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Do All Aging Adults Get Dementia at Some Point?

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According to Alzheimer’s Society Canada, an estimated 564,000 older adults in Canada live with some form of dementia. This number can be expected to nearly double by the year 2031. There are many factors involved that may raise the risk of developing cognitive decline or dementia. Not all seniors are guaranteed to develop dementia, but here are a few factors that may increase the risk.

Age

Getting older doesn’t necessarily mean your elderly loved one will develop dementia. There are many older adults who remain mentally fit throughout their lives. However, age can be a factor in dementia development. Approximately 14 percent of older adults between the ages of 65 and 70 have an increased risk of developing dementia. The risk rises to 25 percent for seniors aged 85 and older.

Dementia is one of the most common diseases in aging adults. Seniors can face a variety of age-related challenges. Though some families choose to take on the caregiving duties, there may come a time when they need a trusted Winnipeg elderly home care provider. Families sometimes need respite from their duties so they can focus on their other responsibilities, and some seniors need around-the-clock assistance that their families are not able to provide. Home Care Assistance is here to help.

Genetics

The development of various types of dementia can be a combination of environment and genetics. If your loved one has a family history of cognitive decline, the risk of developing dementia may increase. However, having a family gene doesn’t necessarily mean dementia will develop.

Unhealthy Lifestyle

Older adults living with diabetes, high cholesterol, or hypertension who are also overweight have an increased chance of developing dementia. The physical maladies may have a direct effect on the cardiovascular system, which must remain healthy for normal brain function. Smoking also increases the risk of dementia, as tobacco contains nicotine and other chemicals known to constrict blood vessels, which raises blood pressure and heart rate. Regularly consuming high amounts of alcohol daily also puts seniors at risk. Alcohol is known to have harmful effects on brain cells.

Head Injuries

Head injuries commonly alter blood circulation in the brain and cause inflammation and swelling, which damages neurons. Even after the head injury heals over time, permanent effects may remain. Traumatic brain injury may lead to vascular dementia, which irreversibly interferes with normal blood flow. Some stroke survivors develop dementia for this reason. When cycling or engaged in certain sports, older adults should wear protective helmets. 

Engaging in physical activities can boost muscle flexibility as well as mental wellbeing, which may lower the risk of dementia. Dementia can be challenging for seniors to manage, but they can maintain a higher quality of life with the help of professional dementia care. Winnipeg seniors can benefit greatly from the Cognitive Therapeutics Method (CTM), an activities-based program designed to promote cognitive health and delay the onset of dementia. CTM is included at no additional charge with any of the in-home care plans provided by Home Care Assistance.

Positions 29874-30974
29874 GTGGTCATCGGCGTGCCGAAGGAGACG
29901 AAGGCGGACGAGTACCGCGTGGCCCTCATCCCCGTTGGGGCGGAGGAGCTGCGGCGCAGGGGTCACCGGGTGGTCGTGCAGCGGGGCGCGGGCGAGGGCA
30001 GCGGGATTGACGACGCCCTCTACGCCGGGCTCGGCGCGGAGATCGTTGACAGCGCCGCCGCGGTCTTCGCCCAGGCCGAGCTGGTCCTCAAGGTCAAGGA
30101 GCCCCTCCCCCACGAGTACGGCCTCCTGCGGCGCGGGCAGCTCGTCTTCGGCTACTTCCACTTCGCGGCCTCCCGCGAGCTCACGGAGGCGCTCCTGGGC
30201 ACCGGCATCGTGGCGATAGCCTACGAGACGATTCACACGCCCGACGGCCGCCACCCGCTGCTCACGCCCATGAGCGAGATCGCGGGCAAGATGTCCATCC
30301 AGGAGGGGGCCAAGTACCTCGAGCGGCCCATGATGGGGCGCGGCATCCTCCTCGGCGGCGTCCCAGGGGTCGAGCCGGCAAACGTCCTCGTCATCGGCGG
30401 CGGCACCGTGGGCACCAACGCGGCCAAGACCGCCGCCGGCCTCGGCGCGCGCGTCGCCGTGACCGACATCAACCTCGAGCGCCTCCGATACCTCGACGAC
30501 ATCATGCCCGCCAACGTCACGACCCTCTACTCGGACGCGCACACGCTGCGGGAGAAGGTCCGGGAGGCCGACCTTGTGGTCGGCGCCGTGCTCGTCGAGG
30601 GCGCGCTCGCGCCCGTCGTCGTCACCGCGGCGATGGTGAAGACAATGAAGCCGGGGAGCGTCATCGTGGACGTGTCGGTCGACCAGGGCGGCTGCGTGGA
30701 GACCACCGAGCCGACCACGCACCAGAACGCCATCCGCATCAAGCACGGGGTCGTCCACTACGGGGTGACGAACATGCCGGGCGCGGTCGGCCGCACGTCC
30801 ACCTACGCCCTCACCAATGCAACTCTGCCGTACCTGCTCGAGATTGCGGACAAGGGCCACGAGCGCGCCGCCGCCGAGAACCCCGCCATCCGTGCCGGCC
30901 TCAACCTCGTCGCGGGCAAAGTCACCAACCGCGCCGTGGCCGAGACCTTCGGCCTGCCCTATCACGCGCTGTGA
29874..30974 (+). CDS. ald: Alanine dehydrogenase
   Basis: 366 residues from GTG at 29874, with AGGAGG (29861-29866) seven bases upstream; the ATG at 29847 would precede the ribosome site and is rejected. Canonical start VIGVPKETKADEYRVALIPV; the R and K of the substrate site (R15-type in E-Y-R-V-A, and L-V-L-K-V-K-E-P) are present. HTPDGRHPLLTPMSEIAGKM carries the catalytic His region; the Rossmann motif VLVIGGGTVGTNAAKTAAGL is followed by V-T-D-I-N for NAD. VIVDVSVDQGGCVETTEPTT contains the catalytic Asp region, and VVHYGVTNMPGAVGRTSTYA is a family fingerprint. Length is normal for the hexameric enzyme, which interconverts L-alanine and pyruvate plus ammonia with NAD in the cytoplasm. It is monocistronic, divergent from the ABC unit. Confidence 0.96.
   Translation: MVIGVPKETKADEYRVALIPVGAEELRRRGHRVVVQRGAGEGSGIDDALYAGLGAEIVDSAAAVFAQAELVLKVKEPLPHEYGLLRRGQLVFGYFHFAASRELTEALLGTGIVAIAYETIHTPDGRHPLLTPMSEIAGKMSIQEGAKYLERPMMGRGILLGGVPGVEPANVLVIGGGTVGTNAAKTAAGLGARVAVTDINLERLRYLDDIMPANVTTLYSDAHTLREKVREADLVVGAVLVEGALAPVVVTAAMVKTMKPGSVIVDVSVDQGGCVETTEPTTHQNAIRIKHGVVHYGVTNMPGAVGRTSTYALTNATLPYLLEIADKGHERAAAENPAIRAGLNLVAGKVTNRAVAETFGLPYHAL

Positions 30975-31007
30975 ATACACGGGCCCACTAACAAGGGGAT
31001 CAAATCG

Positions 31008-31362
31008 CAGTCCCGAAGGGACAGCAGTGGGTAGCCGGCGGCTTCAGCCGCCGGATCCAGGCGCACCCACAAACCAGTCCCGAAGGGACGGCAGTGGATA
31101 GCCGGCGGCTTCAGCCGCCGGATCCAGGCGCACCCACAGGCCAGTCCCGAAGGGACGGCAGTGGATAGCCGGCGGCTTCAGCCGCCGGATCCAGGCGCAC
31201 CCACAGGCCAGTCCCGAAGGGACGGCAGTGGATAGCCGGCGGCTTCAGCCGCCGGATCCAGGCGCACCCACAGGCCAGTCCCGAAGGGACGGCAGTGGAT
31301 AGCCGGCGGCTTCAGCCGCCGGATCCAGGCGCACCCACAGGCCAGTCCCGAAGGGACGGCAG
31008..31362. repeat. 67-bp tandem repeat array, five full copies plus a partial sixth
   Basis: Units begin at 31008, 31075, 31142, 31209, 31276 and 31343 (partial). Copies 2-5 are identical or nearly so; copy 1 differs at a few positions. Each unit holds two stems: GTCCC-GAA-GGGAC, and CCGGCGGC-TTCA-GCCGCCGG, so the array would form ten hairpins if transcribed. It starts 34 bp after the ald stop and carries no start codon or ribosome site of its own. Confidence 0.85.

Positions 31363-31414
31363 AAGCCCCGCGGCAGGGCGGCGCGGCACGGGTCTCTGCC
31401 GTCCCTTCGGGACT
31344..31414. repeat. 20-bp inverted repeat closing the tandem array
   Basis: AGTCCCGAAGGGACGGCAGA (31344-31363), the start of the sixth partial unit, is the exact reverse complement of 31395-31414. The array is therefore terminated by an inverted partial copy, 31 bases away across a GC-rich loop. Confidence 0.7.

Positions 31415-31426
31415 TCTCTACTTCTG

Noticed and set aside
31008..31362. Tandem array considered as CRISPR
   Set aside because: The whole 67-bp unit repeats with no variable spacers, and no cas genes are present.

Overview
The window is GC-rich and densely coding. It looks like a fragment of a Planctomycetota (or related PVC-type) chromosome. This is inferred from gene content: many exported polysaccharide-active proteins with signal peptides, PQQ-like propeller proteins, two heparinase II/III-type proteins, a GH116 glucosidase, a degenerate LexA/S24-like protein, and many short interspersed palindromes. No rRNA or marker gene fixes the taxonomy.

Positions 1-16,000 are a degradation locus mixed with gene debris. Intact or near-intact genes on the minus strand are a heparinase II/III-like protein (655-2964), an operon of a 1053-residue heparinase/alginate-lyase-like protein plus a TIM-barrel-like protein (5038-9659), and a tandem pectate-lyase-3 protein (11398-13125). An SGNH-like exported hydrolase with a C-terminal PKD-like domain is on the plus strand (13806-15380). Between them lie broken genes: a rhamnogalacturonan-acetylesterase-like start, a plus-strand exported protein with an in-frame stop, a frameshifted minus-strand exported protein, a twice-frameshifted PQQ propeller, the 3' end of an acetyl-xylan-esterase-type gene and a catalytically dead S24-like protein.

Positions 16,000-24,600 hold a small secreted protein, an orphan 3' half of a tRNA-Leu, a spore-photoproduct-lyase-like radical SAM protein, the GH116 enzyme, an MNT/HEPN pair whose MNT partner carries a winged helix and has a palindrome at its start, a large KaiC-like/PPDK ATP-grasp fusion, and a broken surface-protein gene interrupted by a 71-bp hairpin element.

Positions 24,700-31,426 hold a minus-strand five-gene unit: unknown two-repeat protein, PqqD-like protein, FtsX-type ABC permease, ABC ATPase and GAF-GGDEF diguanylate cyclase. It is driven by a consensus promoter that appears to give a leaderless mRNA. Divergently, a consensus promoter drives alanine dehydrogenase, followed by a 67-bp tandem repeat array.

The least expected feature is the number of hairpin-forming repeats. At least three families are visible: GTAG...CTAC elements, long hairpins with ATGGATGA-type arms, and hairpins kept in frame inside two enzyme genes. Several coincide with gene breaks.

Depression

The post-mortem evaluation of subjects who had been diagnosed with depression exhibited an increased number of plaques and neuron tangles in the hippocampus region of the brain. The finding leads some researchers to believe there’s a correlation between depression and dementia development. The pathological abnormalities were thought to be caused by cortisol levels that increased due to anxiety and stress. Another theory speculates chronic depression might be an early form of cognitive impairment. Aging adults living with depression can reduce their risk of developing dementia by seeking treatment.

Reducing the Risk

Older adults should choose healthy foods daily for the body to have a sufficient amount of energy to function and the nutrients necessary for cellular repairs. Daily meals should largely consist of vegetables and fruits in addition to lean meats, nuts, and whole grains.

Routinely engaging in moderately strenuous exercise and at least weekly strength-training exercise can be healthy for the cardiovascular system and the body. Staying physically fit ensures the brain receives the nutrient-rich blood needed to function at an optimal level.

When it comes to dementia care, seniors might need help accomplishing daily tasks and staying healthy at home. Aging adults who require assistance with the tasks of daily living can benefit from reliable home care. Winnipeg, MB, families trust Home Care Assistance to provide the high-quality care their elderly loved ones need and deserve. Our caregivers are trained to help seniors prevent and manage serious illnesses and encourage them to make healthier decisions as they age. Give us a call at (204) 489 6000 to speak with one of our friendly Care Managers about our high-quality in-home care services.